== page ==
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  Chapter 47 from
It's Not As Tough As You Think
How to smooth out life's bumps.

By Rabbi Abraham J. Twerski 


Other Available Chapters
2  3  14  32  45  75  79  92 


Now, Isn't That Absurd?

Sometimes when you are bothered by something, you may feel better if you consciously exaggerate the irritant to the point of absurdity.

You may feel stupid because you forgot to turn off the stove before you left home, and not only is the stew burnt to a crisp, but the pot will take days to scrub clean. You berate yourself for your negligence. Now is a good time to think, “Yes, and on the evening news, CNN will broadcast to the entire world that Judith burned the dinner and ruined the pot. All the parliaments in the world will interrupt what they are doing and take up the problem of Judith’s stew and her pot. Everyone on the street will be talking about it, and if I go shopping downtown, everybody will be saying, ‘Look, there goes Judith! She’s the one who burned the stew and ruined the pot.’” Before long you’ll be laughing at yourself.

I recall a woman who was referred to me because she had undergone radiation treatment for a lesion on her nose. There was a blemish on her nose which would eventually heal completely, but she was beside herself with anxiety about how ugly this made her look. Her husband and her doctor had tried to reassure her, but she was inconsolable.

I saw no reason to believe that my reassurances would be any more effective. Instead I said, “ Oh, I knew about that, Becky. I was listening to the dialogue between the astronauts in orbit and the control center, and I heard the astronauts say, ‘We’ve got our cameras and telescope focused on Becky’s nose, and we can see that red spot from way up here. In fact, it is so bright that it obscures the sun. How can the country continue to function when Becky’s nose looks so terrible? Are you sure that we will be safe up here and that the people at the space center will not be distracted by Becky’s nose?’ I knew it would be only a matter of time before you would come to me with this horrendous problem that is upsetting the entire world.”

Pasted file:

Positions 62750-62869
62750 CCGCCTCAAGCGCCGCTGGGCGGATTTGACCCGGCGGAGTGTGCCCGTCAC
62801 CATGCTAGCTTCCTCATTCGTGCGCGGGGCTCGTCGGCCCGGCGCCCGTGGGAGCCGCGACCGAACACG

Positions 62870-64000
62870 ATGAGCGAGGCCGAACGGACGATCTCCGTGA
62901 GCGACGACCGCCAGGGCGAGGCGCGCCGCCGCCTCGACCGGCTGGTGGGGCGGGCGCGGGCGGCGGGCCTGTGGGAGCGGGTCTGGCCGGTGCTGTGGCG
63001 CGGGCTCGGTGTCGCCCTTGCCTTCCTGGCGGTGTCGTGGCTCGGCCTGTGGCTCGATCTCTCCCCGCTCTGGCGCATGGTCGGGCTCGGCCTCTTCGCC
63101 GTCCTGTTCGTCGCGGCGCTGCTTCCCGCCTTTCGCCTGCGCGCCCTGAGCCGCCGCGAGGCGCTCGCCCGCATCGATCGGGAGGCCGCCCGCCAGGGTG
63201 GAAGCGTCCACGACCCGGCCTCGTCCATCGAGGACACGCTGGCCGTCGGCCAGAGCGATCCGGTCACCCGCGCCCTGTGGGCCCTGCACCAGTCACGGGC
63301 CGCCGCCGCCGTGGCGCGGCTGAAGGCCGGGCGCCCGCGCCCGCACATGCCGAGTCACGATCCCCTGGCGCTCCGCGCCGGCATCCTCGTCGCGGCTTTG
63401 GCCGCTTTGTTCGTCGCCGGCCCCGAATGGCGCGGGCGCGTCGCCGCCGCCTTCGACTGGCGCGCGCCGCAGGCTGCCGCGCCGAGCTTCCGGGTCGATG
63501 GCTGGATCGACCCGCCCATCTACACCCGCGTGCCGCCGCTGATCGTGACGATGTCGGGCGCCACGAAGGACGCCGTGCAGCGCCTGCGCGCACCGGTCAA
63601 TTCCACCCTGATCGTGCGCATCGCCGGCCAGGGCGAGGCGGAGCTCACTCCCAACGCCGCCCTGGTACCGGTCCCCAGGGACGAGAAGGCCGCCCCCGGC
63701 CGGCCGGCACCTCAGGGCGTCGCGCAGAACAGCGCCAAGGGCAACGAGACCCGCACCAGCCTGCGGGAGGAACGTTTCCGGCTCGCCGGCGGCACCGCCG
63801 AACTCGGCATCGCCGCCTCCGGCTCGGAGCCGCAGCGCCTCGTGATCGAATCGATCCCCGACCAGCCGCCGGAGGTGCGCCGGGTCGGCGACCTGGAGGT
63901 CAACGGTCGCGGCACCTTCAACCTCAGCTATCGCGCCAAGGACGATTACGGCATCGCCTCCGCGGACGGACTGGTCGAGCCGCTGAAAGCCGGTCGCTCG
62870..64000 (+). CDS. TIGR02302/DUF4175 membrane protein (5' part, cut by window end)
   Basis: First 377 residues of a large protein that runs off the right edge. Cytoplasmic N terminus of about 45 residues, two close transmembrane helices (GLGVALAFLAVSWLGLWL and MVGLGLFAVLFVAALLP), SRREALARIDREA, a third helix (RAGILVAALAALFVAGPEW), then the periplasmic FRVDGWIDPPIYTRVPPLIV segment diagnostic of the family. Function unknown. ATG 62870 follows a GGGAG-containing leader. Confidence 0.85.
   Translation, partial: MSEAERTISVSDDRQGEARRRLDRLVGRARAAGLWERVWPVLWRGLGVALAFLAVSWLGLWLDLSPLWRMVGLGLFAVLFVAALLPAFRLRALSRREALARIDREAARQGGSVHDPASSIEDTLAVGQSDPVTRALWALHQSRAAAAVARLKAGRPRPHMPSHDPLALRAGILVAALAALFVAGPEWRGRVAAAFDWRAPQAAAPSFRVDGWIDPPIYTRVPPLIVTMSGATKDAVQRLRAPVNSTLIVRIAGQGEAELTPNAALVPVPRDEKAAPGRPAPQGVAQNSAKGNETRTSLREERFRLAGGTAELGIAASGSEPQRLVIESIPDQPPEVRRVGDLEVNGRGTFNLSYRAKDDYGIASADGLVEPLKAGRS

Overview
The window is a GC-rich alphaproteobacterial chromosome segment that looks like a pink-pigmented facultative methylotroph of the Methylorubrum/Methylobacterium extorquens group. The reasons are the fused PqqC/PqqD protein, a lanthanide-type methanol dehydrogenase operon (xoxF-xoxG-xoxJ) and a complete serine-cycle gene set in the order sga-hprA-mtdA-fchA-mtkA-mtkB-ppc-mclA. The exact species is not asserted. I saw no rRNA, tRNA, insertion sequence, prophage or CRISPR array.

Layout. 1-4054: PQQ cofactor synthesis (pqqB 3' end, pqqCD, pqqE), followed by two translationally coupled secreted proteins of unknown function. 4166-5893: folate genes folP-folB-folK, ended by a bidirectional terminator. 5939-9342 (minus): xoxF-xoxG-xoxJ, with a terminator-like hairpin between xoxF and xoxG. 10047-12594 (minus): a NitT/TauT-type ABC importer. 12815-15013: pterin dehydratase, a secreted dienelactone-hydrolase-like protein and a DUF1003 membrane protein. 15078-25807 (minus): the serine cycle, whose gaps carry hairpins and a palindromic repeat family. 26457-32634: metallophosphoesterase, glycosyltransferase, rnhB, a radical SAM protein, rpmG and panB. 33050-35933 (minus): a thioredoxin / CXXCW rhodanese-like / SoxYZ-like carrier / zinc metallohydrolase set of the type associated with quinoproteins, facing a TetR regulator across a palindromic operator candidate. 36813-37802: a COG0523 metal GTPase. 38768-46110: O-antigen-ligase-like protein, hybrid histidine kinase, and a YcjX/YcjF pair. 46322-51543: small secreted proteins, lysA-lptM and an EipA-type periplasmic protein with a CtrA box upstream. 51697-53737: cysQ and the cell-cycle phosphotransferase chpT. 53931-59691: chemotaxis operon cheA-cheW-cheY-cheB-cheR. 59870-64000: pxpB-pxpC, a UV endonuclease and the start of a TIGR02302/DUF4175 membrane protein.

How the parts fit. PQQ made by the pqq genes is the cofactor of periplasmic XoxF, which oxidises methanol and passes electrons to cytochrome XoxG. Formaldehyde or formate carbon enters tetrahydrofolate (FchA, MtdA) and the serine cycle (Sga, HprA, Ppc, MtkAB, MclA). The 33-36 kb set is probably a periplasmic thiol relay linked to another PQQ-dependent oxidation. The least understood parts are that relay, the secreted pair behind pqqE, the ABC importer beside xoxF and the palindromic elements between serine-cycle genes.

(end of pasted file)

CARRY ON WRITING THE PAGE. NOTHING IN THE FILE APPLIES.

In spite of herself, Becky began to laugh. “You’re making fun of me,” she said. “No, I am not,” I said. “You are the one that is making fun of yourself by making that tiny little spot the focus of your life. No one else notices it or cares about it.” Becky agreed, and the situation was defused.

Very often, things bother us because we blow them out of proportion. If shrinking them down to size doesn’t work, try the opposite. Exaggerate them to the point of absurdity, and you may be able to see how relatively trivial they really are.

 
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